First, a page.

American Univesity of Beirut

Call for Proposals - School to College Transitions among Vulnerable Youth in Lebanon

​​​​​​The Issam Fares Institute for Public Policy and International Affairs (IFI) at the American University of Beirut (AUB), through the Education and Youth Policy Research program is implementing a project titled “School to College Transitions among Vulnerable Youth in Lebanon". The project addresses the critical issue of school to college transition among the vulnerable Lebanese and Syrian refugee youth in Lebanon who are at a high risk of dropping out. The aim of the project is to guide vulnerable groups of young people as they face this sensitive period of their lives in order to make better informed academic and career choices. The project specifically explores how vulnerable Lebanese and Syrian refugee youth transition from secondary to tertiary education and the initiatives that facilitate the process. This will be achieved in part, through commissioned research studies that will be presented in a conference in June 2020, whereby leading researchers, scholars, and high-level policy makers will address these issues and suggest recommendations on ways to encourage marginalized youth to pursue tertiary education in Lebanon.

Project Background

The low enrollment rate of youth at the secondary level in Lebanon impacts the tertiary level as even fewer youth are pursuing a university education [1]​. Among the refugee population only 2.4% living in Lebanon have enrolled in secondary schools. Research conducted by IFI has shown that most of the refugee youth in the country face challenges in pursuing secondary and university education for reasons related to the high cost of education, the burden of providing for the household, as well as limited opportunities in securing university admission and labor market choices. Additional challenges include language barriers and the competition with Lebanese students when applying to universities particularly in the case of  refugee students whose high schools do not prepare them for Lebanon's higher education system. In light of the recent socio-economic crisis in the country, marginalized Lebanese youth are also facing challenges to complete their secondary education and pursue a university degree. Vulnerable youth remain in a precarious situation and are susceptible to dropping out because of financial difficulties and an uncertain future. Particularly, as research has shown, the highest school dropout rates are observed among boys who are 14 to 18 years old or in grades 9 to 12. Therefore, it becomes essential that this vulnerable group of young people are directed to make informed decisions about their future.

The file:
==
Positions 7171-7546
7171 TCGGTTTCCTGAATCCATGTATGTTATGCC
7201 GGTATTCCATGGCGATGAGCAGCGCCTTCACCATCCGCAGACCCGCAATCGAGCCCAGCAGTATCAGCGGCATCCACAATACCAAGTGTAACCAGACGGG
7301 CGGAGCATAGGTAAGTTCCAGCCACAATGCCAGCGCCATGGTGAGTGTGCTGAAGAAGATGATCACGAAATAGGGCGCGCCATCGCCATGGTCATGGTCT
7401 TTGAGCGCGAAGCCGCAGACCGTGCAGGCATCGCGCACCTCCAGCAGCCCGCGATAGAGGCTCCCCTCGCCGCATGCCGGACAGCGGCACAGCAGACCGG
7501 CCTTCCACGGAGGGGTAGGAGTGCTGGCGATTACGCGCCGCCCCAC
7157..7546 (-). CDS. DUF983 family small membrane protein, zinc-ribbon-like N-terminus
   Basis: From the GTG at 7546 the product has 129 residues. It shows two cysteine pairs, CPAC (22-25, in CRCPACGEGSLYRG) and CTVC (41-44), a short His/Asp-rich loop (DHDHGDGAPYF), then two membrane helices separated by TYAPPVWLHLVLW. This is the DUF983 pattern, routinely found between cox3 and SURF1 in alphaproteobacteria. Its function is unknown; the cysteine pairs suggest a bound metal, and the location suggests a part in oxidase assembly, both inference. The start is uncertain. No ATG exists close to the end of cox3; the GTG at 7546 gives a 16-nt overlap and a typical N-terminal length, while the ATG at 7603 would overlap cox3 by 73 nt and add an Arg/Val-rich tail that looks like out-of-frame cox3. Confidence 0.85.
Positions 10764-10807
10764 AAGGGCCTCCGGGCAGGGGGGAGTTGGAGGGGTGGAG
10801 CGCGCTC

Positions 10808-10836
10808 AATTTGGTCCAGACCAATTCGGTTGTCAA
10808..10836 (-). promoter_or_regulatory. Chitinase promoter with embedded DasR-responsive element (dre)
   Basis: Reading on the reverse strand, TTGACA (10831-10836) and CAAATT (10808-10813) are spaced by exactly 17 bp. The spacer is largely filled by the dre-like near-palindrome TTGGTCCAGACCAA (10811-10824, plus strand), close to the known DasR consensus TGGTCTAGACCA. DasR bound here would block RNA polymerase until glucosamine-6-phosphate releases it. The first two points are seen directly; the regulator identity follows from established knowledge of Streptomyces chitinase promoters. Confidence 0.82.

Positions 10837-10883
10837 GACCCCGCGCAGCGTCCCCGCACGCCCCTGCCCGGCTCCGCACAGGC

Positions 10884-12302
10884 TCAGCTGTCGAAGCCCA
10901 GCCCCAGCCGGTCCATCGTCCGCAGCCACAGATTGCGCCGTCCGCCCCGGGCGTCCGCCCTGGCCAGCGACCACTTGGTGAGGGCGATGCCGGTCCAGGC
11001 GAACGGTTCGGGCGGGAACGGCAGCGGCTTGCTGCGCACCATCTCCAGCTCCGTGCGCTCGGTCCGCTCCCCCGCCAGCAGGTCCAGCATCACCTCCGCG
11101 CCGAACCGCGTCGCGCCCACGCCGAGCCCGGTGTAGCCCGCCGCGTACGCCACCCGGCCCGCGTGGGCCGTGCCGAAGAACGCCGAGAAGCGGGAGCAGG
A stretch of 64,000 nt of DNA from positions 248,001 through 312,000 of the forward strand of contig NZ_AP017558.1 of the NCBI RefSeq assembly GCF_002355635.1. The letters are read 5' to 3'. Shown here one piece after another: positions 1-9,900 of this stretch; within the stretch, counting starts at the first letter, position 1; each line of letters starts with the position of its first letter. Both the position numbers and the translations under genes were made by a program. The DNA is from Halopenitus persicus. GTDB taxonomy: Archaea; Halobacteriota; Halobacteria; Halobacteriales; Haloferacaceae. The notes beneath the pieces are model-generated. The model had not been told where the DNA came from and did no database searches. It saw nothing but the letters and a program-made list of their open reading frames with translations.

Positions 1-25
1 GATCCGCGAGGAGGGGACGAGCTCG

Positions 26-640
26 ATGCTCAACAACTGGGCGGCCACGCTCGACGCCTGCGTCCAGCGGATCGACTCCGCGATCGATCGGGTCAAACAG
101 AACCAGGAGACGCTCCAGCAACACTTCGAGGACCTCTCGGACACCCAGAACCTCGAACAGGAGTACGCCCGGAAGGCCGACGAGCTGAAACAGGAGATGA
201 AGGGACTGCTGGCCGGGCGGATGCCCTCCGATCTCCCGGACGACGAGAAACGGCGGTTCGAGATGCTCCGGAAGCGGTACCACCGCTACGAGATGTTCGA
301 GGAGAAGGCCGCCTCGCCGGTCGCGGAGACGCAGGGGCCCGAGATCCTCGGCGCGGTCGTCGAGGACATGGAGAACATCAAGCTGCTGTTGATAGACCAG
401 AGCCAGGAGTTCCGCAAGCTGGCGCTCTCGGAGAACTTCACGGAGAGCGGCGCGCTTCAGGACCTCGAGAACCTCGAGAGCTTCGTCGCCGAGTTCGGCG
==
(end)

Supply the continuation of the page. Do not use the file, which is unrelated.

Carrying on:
Project objectives and priorities​

In this context, we are seeking papers that explore ways to assist vulnerable youth in continuing their post-secondary and university education. Themes include but are not restricted to addressing the following questions:

  • What are the initiatives that facilitate the school to college transitions?
  • What is an ideal transition from high school to university?
  • What are the university and career guidance opportunities available to vulnerable youth?
  • What are some mechanisms of incorporating university and career guidance in schools?


Solicited papers will be presented during the conference. Scholarly papers may focus on conceptual issues, present empirical work or critical reflections on any of the themes of the conference.
For individual academic paper submissions, please send an abstract of 500-1000 words, with a list of 3-5 keywords.

How to Submit

Please submit your proposals to by March 25, 2020.

I​​mportant deadlines

  • 25 March 2020 - Submission of proposals
  • 15 April 2020 - Announcement of acceptance/rejection​
  • 25 May 2020 - Submission of full papers
  • June 2020 – Presentation at conference (Date TBC)
Papers presented at the conference will be published either as conference proceedings or as a special issue in a peer reviewed journal.

[1] In 2016, the gross enrolment rate at the secondary level in Lebanon was 51.94% as per the statistics reported by the World Bank. Source:

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